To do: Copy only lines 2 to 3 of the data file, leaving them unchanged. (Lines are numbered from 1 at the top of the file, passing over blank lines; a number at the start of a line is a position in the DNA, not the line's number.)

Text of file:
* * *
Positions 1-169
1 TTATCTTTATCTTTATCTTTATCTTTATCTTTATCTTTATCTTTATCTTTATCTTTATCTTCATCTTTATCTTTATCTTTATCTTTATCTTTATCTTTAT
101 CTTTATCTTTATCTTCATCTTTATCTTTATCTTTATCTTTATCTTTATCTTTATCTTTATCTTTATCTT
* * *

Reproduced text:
1 TTATCTTTATCTTTATCTTTATCTTTATCTTTATCTTTATCTTTATCTTTATCTTTATCTTCATCTTTATCTTTATCTTTATCTTTATCTTTATCTTTAT
101 CTTTATCTTTATCTTCATCTTTATCTTTATCTTTATCTTTATCTTTATCTTTATCTTTATCTTTATCTT